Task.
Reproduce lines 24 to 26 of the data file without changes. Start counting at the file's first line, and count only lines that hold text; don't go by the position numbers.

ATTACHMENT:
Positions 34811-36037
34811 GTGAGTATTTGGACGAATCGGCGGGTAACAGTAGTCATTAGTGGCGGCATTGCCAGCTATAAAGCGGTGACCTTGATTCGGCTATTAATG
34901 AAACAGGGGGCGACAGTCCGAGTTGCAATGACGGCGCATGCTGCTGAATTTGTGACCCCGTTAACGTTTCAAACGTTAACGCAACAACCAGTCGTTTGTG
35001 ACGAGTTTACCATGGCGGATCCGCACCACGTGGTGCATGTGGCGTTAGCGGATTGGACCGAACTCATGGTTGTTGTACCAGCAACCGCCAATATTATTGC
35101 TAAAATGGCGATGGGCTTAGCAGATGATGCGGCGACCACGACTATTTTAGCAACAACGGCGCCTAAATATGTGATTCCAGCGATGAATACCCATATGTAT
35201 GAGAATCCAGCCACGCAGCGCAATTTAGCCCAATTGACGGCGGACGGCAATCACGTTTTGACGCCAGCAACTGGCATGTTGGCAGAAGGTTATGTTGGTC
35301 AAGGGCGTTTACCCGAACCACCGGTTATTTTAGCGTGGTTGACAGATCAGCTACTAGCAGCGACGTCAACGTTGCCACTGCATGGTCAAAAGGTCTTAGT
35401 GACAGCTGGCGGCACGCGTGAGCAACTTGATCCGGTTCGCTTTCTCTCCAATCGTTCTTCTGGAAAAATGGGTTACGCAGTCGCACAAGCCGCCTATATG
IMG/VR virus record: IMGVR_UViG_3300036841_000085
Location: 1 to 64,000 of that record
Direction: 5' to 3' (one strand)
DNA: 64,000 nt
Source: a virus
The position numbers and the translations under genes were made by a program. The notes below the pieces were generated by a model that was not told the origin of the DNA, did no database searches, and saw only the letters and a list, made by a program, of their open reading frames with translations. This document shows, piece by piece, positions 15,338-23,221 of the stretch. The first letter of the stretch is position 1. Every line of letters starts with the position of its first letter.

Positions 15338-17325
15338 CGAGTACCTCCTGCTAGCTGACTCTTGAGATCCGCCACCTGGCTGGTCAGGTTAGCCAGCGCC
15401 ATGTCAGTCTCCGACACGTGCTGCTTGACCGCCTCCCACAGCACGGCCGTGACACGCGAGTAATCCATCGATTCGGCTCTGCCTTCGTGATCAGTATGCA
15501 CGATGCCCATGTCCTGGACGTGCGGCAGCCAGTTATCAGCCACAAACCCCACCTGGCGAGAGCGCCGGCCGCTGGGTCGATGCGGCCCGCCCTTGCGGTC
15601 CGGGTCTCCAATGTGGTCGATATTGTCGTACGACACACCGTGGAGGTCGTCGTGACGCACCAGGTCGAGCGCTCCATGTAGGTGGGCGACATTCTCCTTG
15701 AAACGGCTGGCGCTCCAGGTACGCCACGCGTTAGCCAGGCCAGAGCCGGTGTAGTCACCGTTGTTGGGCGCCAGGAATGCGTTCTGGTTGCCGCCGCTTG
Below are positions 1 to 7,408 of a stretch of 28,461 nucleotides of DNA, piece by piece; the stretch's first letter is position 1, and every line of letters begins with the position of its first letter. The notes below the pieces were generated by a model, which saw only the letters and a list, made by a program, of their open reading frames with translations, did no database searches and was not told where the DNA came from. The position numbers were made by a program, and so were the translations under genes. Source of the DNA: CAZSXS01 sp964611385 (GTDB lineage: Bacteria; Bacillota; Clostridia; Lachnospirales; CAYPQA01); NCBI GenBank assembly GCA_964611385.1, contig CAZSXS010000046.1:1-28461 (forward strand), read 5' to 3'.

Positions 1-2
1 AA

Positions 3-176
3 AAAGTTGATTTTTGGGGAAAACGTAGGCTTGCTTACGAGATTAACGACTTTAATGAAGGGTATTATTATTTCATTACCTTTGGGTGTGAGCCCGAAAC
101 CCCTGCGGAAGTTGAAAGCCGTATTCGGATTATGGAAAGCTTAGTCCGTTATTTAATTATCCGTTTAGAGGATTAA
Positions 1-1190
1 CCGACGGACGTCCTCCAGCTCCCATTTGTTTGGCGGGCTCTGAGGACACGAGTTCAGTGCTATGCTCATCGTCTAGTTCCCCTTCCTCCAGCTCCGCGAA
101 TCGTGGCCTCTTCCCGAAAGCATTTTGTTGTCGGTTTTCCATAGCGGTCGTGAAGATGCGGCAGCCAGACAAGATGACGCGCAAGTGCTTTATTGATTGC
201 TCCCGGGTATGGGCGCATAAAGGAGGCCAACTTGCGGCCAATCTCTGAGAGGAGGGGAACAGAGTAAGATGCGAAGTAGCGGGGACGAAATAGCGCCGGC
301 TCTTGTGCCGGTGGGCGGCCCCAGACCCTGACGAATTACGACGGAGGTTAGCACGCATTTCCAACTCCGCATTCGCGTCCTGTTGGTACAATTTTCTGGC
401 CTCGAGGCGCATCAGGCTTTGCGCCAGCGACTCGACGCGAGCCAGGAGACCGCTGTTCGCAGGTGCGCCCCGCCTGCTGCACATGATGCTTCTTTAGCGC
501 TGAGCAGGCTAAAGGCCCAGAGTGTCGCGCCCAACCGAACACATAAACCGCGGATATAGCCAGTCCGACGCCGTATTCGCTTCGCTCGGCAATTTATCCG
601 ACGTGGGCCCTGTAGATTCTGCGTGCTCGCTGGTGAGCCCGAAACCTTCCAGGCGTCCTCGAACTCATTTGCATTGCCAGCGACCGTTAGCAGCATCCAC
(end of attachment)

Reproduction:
Positions 3-176
3 AAAGTTGATTTTTGGGGAAAACGTAGGCTTGCTTACGAGATTAACGACTTTAATGAAGGGTATTATTATTTCATTACCTTTGGGTGTGAGCCCGAAAC
101 CCCTGCGGAAGTTGAAAGCCGTATTCGGATTATGGAAAGCTTAGTCCGTTATTTAATTATCCGTTTAGAGGATTAA